In a call for an end to “genocide” in Gaza, a handful of Jewish protesters who joined a pro-Palestinian rally in Washington, D.C., on Monday were arrested, accused of blocking entrances to the White House.
One of the organizations behind the protest, IfNotNow, reported on X, formerly Twitter, that Secret Service Police began arresting demonstrators after the group reportedly blocked off all entrances to the White House. The progressive organization also shared videos and photos of protesters singing and holding signs that read, “Stop Genocide in Gaza” and “My grief is not your weapon.”
“Today, thousands of American Jews and allies marched to the White House to demand that President [Joe] Biden use his leverage to implement a ceasefire and force Israel to halt its genocide of Palestinians in Gaza,” IfNotNow told Newsweek in a statement.
“Led by American Jews connected with IfNotNow and Jewish Voice for Peace, today’s action represents a growing wave of Jewish, progressive, and youth leaders calling on President Biden to de-escalate the conflict, restrain Israeli aggression, and ensure the safe return of Israeli civilian hostages.”
A video shared by IfNotNow shows protesters continuing to sing while handcuffed and sitting on the sidewalk among a group of police officers. It is unclear how many protesters were detained.
In another clip, demonstrators are seen blocking an entrance to the White House while chanting, “No ceasefire, no exit.”
Daily Caller reporter Arjun Singh reported on X that protesters were arrested after having “rushed the gate of The White House.” Newsweek has not been able to confirm which events led up to the detainment.
In another video posted by Los Angeles-based KNX News, correspondent Craig Fiegener said that the protest had blocked off the entrance that is typically utilized by members of the media to get into the White House complex.
“We’re just told to kind of hang out here,” Fiegener added in his video, which he said was taken from within the White House gates.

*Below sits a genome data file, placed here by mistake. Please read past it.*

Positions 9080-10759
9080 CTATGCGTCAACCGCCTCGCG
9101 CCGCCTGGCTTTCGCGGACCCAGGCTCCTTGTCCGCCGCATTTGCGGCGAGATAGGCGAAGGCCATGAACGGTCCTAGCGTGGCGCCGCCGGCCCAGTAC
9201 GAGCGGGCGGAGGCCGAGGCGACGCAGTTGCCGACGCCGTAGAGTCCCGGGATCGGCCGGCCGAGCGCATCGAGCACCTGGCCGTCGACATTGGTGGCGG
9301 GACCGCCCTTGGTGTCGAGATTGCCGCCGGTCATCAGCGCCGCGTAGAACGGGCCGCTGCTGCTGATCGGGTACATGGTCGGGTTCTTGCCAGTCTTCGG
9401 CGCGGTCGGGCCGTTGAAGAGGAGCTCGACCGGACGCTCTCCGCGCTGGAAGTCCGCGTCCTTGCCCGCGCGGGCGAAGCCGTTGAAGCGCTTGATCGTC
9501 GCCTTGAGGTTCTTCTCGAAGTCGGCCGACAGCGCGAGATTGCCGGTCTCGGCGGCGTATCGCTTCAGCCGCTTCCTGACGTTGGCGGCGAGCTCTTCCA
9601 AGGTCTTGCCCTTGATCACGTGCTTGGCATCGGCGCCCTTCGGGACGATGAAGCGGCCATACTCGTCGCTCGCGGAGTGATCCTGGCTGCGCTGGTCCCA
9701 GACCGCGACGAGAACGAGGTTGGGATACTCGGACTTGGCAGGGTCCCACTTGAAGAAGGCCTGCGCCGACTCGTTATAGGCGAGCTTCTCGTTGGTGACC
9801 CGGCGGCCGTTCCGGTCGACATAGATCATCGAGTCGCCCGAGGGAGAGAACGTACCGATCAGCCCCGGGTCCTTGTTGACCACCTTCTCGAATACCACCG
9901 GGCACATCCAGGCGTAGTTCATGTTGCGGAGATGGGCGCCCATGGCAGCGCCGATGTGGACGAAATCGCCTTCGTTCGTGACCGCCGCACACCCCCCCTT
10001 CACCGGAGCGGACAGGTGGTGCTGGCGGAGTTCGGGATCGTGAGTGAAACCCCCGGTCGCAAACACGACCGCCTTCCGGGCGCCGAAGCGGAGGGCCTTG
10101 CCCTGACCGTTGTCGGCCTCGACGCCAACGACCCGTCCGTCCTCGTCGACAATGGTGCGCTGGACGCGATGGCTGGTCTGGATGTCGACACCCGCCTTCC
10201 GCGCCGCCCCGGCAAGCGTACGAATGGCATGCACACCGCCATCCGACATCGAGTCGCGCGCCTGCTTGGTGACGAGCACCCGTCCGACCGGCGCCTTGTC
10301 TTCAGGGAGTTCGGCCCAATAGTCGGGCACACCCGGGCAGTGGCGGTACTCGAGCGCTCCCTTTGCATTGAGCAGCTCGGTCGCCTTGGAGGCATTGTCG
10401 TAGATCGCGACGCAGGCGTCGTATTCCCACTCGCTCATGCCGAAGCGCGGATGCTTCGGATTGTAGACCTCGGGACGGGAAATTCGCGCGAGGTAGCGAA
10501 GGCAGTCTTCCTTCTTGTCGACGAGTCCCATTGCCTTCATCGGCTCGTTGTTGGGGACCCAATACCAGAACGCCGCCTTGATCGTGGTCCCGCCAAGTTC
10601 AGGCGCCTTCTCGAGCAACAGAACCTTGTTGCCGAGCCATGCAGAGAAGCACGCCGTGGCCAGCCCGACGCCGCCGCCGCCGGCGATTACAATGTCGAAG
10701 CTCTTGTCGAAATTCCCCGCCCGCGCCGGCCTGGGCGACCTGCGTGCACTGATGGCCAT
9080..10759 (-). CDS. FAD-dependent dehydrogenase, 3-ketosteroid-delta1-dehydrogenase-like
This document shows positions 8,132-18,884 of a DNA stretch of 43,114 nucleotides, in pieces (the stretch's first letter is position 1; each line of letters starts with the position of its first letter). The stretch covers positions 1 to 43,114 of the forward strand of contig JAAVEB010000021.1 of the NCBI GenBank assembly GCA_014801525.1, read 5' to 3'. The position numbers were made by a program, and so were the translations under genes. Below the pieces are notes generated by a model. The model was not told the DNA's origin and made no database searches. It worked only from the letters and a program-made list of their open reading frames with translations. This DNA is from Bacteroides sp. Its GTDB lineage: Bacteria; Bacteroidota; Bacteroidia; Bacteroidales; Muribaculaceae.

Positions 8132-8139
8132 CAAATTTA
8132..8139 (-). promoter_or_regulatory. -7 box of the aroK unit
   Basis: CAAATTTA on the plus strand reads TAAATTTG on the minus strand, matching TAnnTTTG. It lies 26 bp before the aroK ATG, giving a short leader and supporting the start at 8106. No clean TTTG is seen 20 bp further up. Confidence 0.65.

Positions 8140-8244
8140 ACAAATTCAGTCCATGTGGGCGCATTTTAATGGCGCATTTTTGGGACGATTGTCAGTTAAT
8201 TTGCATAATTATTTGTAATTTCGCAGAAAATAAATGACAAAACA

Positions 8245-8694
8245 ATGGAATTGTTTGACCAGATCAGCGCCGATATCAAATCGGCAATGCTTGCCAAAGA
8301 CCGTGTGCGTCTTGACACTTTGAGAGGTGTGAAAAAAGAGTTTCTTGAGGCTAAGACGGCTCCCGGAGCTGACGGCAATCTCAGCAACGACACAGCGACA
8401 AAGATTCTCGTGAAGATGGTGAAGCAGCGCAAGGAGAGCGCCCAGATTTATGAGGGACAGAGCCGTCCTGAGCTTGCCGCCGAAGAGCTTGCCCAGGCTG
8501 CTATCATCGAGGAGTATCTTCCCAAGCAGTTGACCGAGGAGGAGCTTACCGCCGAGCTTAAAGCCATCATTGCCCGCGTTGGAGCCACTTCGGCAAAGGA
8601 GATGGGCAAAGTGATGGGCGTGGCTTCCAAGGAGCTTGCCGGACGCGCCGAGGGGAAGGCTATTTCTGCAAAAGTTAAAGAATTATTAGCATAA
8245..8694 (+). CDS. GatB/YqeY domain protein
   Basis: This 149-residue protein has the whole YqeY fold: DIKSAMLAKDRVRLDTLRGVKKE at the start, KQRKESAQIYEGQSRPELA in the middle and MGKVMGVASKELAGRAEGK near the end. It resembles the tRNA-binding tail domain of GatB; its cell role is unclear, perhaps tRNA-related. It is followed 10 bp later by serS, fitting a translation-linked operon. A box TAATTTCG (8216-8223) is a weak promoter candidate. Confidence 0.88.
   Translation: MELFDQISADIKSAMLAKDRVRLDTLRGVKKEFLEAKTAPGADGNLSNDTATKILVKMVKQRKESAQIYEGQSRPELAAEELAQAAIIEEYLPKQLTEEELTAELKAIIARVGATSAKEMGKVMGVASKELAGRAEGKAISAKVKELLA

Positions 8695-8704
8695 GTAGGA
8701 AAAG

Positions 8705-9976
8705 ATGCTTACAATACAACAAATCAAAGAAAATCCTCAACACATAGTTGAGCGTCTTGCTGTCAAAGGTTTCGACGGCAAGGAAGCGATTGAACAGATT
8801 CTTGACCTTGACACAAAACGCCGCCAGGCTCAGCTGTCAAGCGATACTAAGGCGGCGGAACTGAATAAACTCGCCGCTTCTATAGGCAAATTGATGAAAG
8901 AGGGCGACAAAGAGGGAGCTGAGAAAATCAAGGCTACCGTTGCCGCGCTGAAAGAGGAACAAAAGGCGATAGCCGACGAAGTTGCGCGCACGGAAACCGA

Newsweek reached out to the White House via email for more information Monday afternoon.
The recent escalation of the Israeli-Palestinian conflict has sparked protests across the country in recent weeks. Several groups have gathered in support of Palestinians over fears that Israel’s response in the Gaza Strip could lead to a human rights crisis. Israeli Prime Minister Benjamin Netanyahu said that his country was at war after the Palestinian militant group Hamas launched a surprise and deadly attack on Israelis October 7.
On Friday, approximately 80 Jewish protesters across five major U.S. cities were arrested after participating in protests that called on officials to stop Israel’s aggression toward Palestinians. Jewish Voices for Peace, which helped organize Monday’s protest in Washington, said in a press release shared with Newsweek that Friday’s demonstration in New York City was the “largest protest in support of Palestinian human rights in history” and said that some of those arrested were “descendants of Holocaust survivors.”
Since fighting broke out following Hamas’ attack, at least 2,670 Palestinians have been killed and an additional 9,600 injured, according to the Gaza Health Ministry as reported by the Associated Press (AP).
Hamas’ attack on Israel resulted in the deaths of over 1,400 Israelis, AP added, as well as roughly 155 people being taken hostage by the militant group. U.S. officials have said that at least 30 U.S. citizens were killed in the assault and another 13 remain unaccounted for.
Update 10/16/2023, 4:27 p.m. ET: This article has been updated with additional information and background.